Inerrancy Part 3-Historical Criticism

Another scholar that objects to the methodology of historical criticism is Barry Smith. It is important the methodology used be known, or a scholar unknowingly may venture into an arena that conflicts with his basic foundations of faith. Smith states, “It can happen, therefore, that a Christian biblical scholar, without being fully aware of it, proceeds methodologically in a way that is incompatible with his or her religious beliefs.”[1] In particular, Smith asserts, “My position is that faith in Christ is incompatible with the use of the historical-critical method, as I shall define it, and as a result Christian scholars ought to distance themselves methodologically from it.”[2]

Smith goes on to state some of the issues with historical criticism. He quotes Semler, the father of modern historical criticism, “For him canon does not denote a set of divinely inspired texts but merely collections of books chosen by churches as suitable for public reading.”[3] It is within the presupposition of historical criticism that the concern among conservative evangelicals exists, “Again, since the biblical texts are not to be viewed as divinely inspired, it is axiomatic that the truth claims made by a biblical text be open to refutation. There can be no instances of special pleading; all texts are treated alike. In other words, the biblical texts are to have no a priori authority.”[4]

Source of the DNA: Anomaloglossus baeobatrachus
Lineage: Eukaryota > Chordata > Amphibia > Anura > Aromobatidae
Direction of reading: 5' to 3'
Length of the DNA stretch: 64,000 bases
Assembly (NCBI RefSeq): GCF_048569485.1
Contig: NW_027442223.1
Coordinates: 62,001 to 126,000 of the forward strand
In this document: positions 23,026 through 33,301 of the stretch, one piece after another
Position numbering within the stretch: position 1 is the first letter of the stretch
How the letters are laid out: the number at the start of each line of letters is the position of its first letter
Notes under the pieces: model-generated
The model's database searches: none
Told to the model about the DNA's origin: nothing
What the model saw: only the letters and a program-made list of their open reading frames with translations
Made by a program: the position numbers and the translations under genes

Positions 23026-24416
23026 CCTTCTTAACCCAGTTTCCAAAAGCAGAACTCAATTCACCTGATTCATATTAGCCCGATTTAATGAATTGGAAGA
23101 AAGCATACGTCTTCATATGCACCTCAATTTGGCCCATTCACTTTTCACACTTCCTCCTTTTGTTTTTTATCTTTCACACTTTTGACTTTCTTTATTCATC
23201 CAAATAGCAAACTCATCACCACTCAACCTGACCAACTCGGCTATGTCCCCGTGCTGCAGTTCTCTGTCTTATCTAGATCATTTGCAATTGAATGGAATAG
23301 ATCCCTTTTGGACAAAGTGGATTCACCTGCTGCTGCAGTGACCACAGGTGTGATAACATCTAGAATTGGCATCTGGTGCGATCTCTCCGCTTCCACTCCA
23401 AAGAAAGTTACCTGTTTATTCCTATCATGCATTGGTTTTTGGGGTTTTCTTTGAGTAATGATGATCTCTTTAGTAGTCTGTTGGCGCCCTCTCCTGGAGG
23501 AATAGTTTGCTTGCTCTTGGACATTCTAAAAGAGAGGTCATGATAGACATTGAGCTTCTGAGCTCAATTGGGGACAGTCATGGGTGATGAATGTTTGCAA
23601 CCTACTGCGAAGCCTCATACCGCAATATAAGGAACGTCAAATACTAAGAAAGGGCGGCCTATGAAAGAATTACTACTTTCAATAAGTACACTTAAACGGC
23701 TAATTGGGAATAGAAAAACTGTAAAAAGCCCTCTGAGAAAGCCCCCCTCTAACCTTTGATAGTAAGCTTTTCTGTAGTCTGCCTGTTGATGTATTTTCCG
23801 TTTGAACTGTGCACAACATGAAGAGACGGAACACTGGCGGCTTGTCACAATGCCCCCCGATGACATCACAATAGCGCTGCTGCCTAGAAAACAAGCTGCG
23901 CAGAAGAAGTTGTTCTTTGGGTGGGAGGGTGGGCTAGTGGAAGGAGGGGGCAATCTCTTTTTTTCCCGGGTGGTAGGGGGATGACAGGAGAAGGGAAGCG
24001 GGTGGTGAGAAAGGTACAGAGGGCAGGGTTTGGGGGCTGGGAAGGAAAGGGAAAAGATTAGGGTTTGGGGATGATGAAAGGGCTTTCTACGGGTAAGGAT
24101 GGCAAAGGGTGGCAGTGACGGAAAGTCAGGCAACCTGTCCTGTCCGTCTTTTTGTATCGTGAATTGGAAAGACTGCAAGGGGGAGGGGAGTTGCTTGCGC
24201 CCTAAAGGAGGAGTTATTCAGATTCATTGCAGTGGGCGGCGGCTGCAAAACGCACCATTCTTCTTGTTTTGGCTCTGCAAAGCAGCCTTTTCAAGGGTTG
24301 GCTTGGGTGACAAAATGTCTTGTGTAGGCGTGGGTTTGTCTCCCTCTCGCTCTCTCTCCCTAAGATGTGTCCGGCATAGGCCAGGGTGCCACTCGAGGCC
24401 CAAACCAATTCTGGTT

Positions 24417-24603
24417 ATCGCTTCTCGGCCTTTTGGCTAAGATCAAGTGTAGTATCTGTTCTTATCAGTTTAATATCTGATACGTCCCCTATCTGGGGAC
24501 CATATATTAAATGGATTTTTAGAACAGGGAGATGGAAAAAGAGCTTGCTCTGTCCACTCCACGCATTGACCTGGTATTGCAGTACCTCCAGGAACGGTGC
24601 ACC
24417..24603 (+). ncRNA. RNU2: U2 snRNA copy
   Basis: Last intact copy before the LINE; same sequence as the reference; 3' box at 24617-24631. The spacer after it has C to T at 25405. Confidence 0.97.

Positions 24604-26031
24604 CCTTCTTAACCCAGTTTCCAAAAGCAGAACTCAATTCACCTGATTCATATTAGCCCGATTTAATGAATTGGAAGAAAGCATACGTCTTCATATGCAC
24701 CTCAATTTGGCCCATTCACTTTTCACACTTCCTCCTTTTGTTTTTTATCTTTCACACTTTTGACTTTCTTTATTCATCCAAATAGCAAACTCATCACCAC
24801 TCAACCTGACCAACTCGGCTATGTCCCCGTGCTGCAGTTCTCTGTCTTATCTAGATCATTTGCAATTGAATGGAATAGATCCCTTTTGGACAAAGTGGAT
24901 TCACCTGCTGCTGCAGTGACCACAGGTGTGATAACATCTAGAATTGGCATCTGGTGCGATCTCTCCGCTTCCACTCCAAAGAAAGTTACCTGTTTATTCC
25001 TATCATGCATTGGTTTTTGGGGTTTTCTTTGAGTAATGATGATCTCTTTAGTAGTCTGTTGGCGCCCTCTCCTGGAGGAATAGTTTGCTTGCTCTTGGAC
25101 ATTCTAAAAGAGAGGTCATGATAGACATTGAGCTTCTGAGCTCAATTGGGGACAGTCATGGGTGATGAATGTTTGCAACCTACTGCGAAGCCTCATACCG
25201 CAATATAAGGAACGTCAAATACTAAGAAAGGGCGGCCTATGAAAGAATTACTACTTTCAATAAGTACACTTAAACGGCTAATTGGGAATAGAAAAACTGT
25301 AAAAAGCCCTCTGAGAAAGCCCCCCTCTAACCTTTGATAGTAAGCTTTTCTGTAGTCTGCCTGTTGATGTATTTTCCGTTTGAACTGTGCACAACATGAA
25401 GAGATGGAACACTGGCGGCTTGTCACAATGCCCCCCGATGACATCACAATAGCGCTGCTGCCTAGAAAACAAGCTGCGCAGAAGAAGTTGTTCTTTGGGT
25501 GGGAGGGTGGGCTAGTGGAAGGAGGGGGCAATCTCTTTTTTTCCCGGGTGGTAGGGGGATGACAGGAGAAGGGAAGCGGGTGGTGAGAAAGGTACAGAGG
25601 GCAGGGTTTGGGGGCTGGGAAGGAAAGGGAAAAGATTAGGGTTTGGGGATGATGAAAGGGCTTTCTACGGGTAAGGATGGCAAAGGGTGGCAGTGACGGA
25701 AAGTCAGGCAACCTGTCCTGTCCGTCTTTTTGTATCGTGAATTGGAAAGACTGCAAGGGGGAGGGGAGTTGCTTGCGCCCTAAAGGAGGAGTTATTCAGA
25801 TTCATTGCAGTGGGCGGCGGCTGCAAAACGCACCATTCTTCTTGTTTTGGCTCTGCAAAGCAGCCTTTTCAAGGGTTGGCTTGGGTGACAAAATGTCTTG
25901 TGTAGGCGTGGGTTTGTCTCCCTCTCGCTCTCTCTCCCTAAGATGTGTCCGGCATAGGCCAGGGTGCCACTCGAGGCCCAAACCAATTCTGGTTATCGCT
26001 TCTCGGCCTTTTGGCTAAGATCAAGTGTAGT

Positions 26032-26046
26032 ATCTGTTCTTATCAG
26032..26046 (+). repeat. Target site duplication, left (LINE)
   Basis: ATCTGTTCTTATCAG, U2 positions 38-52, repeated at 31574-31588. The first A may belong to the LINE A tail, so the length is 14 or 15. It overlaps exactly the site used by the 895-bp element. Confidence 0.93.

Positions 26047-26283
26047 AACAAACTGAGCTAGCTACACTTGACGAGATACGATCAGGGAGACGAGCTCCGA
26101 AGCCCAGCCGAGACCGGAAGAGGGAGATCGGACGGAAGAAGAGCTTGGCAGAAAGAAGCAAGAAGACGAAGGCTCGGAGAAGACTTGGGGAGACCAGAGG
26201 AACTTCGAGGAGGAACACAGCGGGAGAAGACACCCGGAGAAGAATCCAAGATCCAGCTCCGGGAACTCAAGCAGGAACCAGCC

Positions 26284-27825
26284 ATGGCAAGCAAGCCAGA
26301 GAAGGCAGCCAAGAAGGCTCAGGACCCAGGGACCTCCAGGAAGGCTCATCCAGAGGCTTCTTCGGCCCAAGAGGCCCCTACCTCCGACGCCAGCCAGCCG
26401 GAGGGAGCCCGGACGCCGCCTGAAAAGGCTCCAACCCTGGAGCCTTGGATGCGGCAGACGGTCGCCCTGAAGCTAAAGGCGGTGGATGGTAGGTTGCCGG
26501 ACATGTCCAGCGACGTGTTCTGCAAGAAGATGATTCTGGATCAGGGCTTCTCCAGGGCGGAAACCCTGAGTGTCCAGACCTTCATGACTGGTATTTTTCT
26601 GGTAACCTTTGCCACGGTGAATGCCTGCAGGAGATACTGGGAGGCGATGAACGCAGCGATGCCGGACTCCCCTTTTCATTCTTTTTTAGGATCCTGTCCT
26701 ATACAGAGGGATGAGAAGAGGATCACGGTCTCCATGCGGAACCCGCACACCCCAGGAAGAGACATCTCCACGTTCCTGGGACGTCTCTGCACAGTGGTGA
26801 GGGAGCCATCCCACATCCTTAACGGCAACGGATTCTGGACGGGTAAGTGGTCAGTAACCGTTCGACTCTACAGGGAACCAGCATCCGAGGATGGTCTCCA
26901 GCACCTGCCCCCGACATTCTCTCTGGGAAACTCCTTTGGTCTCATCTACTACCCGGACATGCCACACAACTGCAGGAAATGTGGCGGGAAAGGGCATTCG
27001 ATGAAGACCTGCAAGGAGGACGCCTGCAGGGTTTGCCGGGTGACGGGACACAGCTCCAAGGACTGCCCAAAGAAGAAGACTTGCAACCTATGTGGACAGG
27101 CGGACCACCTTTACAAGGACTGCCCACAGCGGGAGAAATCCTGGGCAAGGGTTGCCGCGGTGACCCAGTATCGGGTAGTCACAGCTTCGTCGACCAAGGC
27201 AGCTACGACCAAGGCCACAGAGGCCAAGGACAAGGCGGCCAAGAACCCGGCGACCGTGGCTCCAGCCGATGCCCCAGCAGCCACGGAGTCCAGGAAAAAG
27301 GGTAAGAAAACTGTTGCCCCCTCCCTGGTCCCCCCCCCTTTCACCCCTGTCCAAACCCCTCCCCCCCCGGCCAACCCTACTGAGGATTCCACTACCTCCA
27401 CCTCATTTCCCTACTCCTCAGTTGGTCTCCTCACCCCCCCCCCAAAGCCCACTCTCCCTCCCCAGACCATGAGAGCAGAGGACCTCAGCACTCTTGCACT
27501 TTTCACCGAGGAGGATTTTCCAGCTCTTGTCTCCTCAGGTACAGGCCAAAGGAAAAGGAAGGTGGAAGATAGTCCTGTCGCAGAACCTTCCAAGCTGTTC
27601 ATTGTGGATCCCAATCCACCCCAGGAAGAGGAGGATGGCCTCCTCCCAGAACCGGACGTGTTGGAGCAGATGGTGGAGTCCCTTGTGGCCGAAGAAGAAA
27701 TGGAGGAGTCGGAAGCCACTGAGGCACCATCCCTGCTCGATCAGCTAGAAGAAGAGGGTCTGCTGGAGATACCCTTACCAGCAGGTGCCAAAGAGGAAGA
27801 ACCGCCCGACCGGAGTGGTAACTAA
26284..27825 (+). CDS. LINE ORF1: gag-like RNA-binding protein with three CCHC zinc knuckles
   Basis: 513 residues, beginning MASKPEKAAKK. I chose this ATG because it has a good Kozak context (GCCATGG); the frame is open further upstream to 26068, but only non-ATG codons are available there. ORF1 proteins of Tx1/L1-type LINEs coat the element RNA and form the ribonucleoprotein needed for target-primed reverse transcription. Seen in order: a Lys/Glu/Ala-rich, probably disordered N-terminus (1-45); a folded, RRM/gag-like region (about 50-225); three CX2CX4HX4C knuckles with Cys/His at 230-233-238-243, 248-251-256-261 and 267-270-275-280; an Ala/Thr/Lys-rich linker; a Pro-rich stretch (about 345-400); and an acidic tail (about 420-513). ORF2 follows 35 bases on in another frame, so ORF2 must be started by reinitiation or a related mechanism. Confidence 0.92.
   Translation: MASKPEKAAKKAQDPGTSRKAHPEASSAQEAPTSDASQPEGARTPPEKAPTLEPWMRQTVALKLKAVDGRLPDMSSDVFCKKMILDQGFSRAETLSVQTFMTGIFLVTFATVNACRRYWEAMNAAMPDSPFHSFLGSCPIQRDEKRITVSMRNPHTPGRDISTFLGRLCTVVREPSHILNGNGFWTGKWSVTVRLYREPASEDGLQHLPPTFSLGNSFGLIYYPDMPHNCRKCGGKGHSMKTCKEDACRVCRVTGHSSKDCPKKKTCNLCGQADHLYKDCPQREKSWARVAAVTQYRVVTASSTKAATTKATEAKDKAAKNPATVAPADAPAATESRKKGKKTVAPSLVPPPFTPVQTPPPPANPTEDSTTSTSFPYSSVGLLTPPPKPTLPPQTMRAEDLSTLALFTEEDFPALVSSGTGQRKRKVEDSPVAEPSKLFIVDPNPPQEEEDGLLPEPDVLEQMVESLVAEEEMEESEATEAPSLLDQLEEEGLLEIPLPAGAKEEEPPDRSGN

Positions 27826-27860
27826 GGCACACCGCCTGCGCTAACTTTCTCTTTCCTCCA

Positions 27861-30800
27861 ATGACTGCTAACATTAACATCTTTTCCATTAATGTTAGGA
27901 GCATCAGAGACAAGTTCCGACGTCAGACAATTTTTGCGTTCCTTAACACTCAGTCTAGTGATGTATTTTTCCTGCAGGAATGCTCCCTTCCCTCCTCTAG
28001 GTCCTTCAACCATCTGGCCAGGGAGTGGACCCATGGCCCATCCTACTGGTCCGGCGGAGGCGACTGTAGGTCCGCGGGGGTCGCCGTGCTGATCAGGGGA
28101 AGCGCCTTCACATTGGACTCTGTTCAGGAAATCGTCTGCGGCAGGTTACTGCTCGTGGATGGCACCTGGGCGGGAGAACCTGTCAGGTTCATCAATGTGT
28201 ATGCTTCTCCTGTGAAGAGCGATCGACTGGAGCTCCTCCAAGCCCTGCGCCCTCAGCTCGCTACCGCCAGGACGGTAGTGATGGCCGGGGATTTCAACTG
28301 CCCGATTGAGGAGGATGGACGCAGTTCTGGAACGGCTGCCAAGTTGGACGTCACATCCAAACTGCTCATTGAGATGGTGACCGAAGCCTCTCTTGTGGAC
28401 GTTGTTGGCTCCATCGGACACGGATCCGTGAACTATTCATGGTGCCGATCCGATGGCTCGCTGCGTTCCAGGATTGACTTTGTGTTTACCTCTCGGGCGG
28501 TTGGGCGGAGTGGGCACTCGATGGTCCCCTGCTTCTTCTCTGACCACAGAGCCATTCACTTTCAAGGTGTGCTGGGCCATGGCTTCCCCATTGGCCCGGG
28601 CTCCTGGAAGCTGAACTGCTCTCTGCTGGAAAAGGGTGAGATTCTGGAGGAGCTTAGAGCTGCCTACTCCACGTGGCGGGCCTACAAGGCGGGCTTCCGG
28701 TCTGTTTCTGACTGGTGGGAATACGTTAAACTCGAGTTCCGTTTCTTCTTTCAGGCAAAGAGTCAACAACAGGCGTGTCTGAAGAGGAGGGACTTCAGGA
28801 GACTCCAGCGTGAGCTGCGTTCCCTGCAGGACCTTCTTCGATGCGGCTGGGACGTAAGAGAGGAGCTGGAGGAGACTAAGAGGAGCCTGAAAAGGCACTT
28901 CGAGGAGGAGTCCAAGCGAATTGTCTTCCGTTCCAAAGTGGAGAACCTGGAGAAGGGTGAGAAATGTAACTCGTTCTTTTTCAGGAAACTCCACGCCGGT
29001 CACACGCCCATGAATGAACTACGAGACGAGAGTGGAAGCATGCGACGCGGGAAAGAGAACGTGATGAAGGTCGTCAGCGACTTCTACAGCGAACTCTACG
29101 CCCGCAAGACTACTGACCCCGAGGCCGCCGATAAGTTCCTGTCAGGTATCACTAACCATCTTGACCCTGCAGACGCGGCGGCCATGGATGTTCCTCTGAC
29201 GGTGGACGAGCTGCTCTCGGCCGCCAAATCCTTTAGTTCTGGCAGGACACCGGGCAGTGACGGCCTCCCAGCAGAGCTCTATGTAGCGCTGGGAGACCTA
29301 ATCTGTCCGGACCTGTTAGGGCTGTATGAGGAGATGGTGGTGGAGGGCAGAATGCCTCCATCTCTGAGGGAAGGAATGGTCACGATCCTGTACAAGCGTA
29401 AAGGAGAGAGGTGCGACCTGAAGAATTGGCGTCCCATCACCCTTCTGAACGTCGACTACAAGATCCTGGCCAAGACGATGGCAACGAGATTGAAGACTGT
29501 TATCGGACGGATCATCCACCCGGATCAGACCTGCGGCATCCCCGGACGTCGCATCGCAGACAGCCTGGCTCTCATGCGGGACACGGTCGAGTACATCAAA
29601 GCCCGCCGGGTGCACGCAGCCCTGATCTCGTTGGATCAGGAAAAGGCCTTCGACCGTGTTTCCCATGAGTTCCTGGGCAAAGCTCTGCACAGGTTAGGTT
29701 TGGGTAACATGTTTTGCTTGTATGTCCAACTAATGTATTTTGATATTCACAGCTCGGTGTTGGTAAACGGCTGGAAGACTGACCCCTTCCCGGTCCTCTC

Smith further points to some of the severe outcomes using this methodology:

Thus there have been numerous attempts to reconstruct a non-messianic Jesus. G. Vermes, for instance, depicts Jesus as a typical charismatic Jew, similar to Honi the circle-drawer and Hanina ben Dosa, and rejects the Christological context in which Jesus’ charismatic activities and his preaching of the Kingdom were placed by the early church, as reflected in the gospels. Other examples of a non-messianic Jesus are those of Sanders and Borg, although they differ significantly from each other in other respects.[5]

[1] Barry Smith, “The Historical-Critical Method, Jesus Research, and The Christian Scholar,” Trinity Journal 15, no. 2 (1994): p. 199, citing Krentz, p. 18.

[2] Ibid.

[3] Ibid.

[4] Ibid., p. 202.

[5] Ibid., 212, citing E. P. Sanders, Jesus and Judaism (Philadelphia: Fortress, 1985); M. Borg, Conflict, Holiness and Politics in the Teaching of Jesus (New York: Edwin Mellen, 1984).


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